Simon Jepps' Suzuki Overdrive
The revolutionary Suzuki Overdrive is a quantum leap in the evolution of biological Blues Harp chromatics.
The Suzuki Overdrive is both ingenious and beautiful.

One merely has to take a glance at its facade to appreciate that this is no ordinary Harmonica. Yet the real beauty of this instrument may well come as a surprise to you… for it is, the final frontier of authentic Blues Harp chromatics.

I have blogged regularly about the next evolution of the Blues Harp, or to be more technical, the Diatonic Ten Hole Richter Tuned Harmonica.

Most specifically I have addressed the argumentative concept of chromaticising its tonal range. This is the idea that by altering its tuning, installing valves, magnetic switches, spring loaded slides, or even extra hidden reeds, one might accomplish the seemingly impossible task of making an instrument which was born to weep, dance as if it had never cried.

And yet doing this doesn’t make any sense.

For whence it comes to the aspect of sacreligious change, I have always believed it to be imperative that a Blues Harp retains its original philosophy of design in order to be considered authentic and praiseworthy. Its music is about making the most out of what little you have and finding the fruition of a miracle within one’s own determination.

So, I feel many new designs aimed at “chromaticising” the Blues Harp, whilst revolutionary and ingenious, only find themselves eventually stripping the instrument of its ancestral belonging and in turn its very own appeal to be played.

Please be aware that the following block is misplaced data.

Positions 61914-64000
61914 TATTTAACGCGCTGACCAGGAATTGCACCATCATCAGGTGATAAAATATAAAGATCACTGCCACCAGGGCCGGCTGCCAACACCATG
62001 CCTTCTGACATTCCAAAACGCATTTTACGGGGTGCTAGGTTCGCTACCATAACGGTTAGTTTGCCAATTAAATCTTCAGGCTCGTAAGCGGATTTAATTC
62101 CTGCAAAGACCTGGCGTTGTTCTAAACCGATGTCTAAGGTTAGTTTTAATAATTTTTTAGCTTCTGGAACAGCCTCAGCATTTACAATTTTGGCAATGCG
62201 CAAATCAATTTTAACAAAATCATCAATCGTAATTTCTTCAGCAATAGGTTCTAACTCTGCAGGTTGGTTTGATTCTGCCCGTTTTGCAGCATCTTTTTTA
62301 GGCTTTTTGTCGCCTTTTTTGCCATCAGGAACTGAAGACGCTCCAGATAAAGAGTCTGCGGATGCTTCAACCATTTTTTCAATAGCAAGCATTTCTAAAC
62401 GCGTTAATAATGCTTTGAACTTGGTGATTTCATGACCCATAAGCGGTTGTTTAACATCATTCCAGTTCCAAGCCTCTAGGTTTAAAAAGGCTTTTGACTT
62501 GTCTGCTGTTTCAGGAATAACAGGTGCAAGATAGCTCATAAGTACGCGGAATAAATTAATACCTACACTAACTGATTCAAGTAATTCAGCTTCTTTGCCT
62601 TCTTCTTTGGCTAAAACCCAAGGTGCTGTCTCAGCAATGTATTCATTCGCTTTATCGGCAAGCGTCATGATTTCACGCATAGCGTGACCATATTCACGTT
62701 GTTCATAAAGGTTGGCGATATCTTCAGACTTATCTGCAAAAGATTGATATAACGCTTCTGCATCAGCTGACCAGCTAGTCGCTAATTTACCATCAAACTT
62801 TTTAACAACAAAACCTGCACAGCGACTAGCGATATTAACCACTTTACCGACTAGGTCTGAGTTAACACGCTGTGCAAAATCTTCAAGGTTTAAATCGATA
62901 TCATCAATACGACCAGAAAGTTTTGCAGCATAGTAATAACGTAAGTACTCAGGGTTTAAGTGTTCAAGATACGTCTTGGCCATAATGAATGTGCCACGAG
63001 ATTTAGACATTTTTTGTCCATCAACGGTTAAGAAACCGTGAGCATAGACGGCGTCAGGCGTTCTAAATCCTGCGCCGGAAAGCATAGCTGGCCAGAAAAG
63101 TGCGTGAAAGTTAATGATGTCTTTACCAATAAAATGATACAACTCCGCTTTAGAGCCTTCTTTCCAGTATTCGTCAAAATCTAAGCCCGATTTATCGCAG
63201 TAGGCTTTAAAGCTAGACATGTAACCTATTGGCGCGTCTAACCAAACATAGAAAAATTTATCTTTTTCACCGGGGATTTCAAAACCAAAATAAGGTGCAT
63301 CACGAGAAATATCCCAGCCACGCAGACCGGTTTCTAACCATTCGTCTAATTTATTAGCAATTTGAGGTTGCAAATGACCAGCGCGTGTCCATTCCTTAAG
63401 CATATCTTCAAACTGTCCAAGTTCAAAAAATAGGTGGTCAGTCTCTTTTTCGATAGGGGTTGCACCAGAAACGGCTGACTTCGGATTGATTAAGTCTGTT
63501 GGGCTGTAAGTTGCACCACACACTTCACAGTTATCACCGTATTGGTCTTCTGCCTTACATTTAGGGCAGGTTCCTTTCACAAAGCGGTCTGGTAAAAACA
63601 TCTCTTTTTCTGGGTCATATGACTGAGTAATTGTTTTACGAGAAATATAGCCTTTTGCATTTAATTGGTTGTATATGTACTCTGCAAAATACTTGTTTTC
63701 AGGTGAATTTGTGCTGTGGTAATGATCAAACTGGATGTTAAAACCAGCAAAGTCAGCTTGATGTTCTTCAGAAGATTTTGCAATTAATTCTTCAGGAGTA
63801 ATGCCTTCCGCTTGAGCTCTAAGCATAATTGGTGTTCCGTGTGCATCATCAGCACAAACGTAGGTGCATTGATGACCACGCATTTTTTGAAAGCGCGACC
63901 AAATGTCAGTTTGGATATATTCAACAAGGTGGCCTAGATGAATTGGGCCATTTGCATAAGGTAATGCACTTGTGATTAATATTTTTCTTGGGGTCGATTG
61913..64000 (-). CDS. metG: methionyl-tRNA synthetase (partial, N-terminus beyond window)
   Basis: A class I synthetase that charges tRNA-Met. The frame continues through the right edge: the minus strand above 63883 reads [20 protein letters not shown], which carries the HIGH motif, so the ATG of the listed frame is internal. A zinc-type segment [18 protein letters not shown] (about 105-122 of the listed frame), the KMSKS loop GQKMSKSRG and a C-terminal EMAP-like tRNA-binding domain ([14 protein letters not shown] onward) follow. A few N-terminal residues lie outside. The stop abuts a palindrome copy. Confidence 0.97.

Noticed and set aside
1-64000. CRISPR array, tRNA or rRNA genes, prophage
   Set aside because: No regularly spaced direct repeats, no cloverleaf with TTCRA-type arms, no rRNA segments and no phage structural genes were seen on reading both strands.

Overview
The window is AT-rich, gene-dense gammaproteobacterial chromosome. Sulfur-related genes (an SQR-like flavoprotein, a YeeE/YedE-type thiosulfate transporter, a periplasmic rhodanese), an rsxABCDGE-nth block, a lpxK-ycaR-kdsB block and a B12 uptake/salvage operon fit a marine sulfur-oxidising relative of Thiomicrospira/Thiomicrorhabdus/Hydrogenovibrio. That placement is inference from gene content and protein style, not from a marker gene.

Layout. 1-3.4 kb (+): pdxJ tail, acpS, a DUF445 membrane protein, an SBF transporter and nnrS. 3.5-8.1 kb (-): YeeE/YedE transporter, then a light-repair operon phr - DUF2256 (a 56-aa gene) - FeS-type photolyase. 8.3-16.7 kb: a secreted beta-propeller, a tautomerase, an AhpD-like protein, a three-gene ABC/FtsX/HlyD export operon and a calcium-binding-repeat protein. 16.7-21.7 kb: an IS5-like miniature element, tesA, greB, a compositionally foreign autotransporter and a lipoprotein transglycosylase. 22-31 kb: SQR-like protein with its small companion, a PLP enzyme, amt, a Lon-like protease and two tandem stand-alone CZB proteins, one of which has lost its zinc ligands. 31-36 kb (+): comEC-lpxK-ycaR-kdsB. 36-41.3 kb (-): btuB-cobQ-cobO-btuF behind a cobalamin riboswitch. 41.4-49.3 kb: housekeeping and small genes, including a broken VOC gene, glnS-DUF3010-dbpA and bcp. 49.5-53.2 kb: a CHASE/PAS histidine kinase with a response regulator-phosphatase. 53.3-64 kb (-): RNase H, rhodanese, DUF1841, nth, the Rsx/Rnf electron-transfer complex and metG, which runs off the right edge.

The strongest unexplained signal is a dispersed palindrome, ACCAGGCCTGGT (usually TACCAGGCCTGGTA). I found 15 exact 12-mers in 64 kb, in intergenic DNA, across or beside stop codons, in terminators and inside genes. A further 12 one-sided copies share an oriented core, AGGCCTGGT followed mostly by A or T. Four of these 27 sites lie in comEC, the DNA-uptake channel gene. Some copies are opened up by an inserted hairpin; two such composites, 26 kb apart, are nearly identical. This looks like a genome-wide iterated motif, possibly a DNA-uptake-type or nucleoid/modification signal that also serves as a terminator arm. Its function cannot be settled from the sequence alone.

Instead all that is accomplished, is a precision engineered technological monstrosity which only feels like you are cheating at life when you attempt to play it.

And so here, a paradox looms.

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Tenor Harp ~ Authentic Terminology For An Authentic Harmonica

Tenor Harp Hohner CX12 Jazz
Hohner CX12 Jazz Tenor Harp
Here is an interesting story of how about I came to play the Tenor Harp.

Those familiar with my blog will know that I am originally a lounge pianist, who has performed in many locations such as the Royal Palace, Turin.

Yet since returning to England shortly after the turn of the millennium, it began to become ever moreso apparent to me that the Piano was only a burden on my freedom.

Whilst passionately in love with the instrument since only a child, it would become both the heartbreak and the revelation of my musical destiny.

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Keytoy ~ Radioactive Styling By Jepps

Keytoy ~ Custom Styling By Jepps
Theatre grade glow in the dark tape applied to sharps and flats, whilst black electrician tape softened surrounding case appearance.
I simply adore my Hohner Superforce 37. In fact I adore it so much I decided it was time to give it a manicure and custom artistic makeover.

The result? A finely tuned and responsive, totally radioactive Keytoy.

It had been begging me to do it. In fact the day it arrived the first thing it said was, “Please don’t call me a Superforce 37…”

Damn right. Whilst my favourite Keytoy, or Melodica, or whatever you want to call it, the name SUPERFORCE 37 has never settled with me on any particularly personal level, at all.

Hence, in addition to the reed adjustments I spent a good couple of hours undertaking, the abominable logo has now gone from its now most graciously decorated face.